How do I use my own 3D model in STK?

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QuestionHow do I use my own 3D model in STK?
Answer

Overview of 3D Models

3D models add realism to STK by depicting objects as they truly appear. While AGI has a plethora of models available at www.agi.com/models, many users wish to use their own 3D model in STK. To use your own model in STK, the model needs to be a glTF model (*.gltf, *.glb), a COLLADA model (.dae), or an STK MDL model (*.mdl).
 

Types of 3D Models

There are two main categories of model file types: Polygonal and Procedural Solids. Polygonal modeling is an approach for modeling objects by representing or approximating their surfaces using polygon meshes. Procedural Solids is an approach for model objects by representing primitives (cylinders, prisms, pyramids, spheres, cones) and then constructing the object by means of operations (Boolean operations on sets: union, intersection and difference, as well as geometric transformations of those sets).
 

Obtaining 3D Models

There are many places online to get free 3D models or to buy models. Here are a couple of free resources: Many of these models can be directly imported into STK if they are in glTF or COLLADA model format. Some models need to edited to appear properly in STK, regardless of format. See the next section, Editing 3D Models, for more details.
 

Editing 3D Models

If you need to edit a 3D model, there are commercial and free modeling packages available. While we don't recommend any particular package, in-house we use Blender (Open Source),  MODO by Foundry, and LightWave by NewTek

AGI engineers have created a tutorial on converting CAD files through Blender for use in STK. You can find this tutorial on our FAQ: "How to convert CAD models for use in STK".

Another free modeling utility is SketchUp. It's a fairly easy utility to use and will natively create COLLADA models, which STK supports.

General notes on editing 3D models:

  • Make sure that the model is scaled properly. 
  • Not all modeling apps use the same internal units of measurement. The MDL format uses meters.
  • Make sure that the model is axis aligned properly. Generally STK's X axis is the velocity axis. The Z axis points towards or away from nadir, depending on which model type you are using.
  • Make sure all the polygons are facing the correct direction (to ensure the material textures are pointed outward).
  • Remove any internal components, rivets, or unnecessary elements. Things like rivets or internal components will increase the polygon count and rendering time, without adding analytical value.
  • All 2 point polygons should be removed.
  • Merge small polygons less than 10mm.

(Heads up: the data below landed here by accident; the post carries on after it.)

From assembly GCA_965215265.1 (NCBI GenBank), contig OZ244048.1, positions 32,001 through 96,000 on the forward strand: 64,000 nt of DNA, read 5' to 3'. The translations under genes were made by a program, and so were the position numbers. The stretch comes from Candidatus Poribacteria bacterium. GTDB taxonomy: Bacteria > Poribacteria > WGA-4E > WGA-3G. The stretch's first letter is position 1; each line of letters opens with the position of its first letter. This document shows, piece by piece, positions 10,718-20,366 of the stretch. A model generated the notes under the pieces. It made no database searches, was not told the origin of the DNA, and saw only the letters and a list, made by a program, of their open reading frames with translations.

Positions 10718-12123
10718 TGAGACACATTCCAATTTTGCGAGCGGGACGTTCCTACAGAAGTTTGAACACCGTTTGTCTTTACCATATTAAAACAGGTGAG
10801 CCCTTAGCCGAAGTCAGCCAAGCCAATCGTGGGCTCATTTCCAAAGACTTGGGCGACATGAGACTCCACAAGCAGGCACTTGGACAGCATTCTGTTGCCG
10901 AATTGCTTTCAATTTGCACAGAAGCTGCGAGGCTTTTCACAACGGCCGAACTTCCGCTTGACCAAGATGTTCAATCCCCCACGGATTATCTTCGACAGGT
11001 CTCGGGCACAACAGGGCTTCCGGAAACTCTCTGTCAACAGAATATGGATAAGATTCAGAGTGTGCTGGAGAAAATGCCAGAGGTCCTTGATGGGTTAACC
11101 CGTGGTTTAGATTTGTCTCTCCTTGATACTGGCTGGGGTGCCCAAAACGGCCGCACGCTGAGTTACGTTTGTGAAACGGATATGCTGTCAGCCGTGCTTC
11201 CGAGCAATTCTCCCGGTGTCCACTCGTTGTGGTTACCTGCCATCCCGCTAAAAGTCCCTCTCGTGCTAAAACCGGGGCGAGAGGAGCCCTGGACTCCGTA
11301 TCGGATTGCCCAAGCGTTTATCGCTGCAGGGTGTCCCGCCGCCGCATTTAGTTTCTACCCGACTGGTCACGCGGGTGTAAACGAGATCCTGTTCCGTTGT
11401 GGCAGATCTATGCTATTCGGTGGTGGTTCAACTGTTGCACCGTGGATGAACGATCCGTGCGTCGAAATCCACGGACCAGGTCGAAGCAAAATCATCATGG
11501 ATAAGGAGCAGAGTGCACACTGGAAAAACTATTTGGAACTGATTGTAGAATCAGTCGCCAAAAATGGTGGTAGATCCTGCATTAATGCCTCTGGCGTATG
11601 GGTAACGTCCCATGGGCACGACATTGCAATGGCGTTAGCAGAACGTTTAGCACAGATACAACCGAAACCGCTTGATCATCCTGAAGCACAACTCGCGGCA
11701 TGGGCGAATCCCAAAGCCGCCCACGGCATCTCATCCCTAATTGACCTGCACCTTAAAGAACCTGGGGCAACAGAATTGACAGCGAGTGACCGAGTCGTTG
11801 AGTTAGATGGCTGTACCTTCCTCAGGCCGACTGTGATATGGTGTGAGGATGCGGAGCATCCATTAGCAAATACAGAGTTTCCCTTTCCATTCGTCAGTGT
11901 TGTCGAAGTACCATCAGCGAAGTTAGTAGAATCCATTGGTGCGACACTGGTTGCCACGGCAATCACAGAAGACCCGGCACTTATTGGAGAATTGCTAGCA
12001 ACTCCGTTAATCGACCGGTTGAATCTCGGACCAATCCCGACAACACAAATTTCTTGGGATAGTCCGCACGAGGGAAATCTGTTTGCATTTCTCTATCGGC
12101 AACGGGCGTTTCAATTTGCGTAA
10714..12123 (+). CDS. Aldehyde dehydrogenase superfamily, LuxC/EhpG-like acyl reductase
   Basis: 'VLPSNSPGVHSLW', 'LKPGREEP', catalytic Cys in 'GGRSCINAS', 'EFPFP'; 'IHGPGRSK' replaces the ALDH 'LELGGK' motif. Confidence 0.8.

• Separate out any geometry into its own layer that you will want to articulate later in STK. Search the FAQs for “Articulations” for further directions.

Converting 3D Models

You may have a 3D model that you want to use in STK, but it is not in a format that STK supports (glTF model, COLLADA model, or STK MDL model). You will need to convert the model into one of these formats to use with STK. 

There are free or commercial modeling packages available to convert 3D models. While we don't recommend any particular package, in house we use PolyTrans and Blender (Open Source).
 

General Notes on converting 3D models:

  • CAD models (from Creo Parametric, Unigraphics, Solid Works, etc.) may have very high polygon counts after the model is tessellated. These models will render slowly in STK unless steps are taken to reduce the polygon count.
    • This can be done by removing all internal parts before the conversion. Creo Parametric calls this "Shrink Wrapping". Other apps may have something similar.
  • All external parts, like nuts and bolts, should also be removed as much as possible.
  • A rule of thumb is don't convert more model than you absolutely need.
  • Make sure that your export units are in meters.

Converting From a Lightwave format

If you have a LightWave model (*.LWO), then it can be converted to an STK MDL model (*.mdl) using AGI's proprietary utility, LwConvert. 

Follow these steps:
  1. Download LwConvert, which can be found on the AGI website here
  2. Then select the "Other" tab and locate the download for Lightwave Converter in the list.
  3. If you don't see it at first, uncheck all the "Type" filter buttons and then check the "Free" button.
  4. After the page refresh, look for "Lightwave to MDL Utility" and click on "Download". All documentation for LwConvert is available from within the utility.
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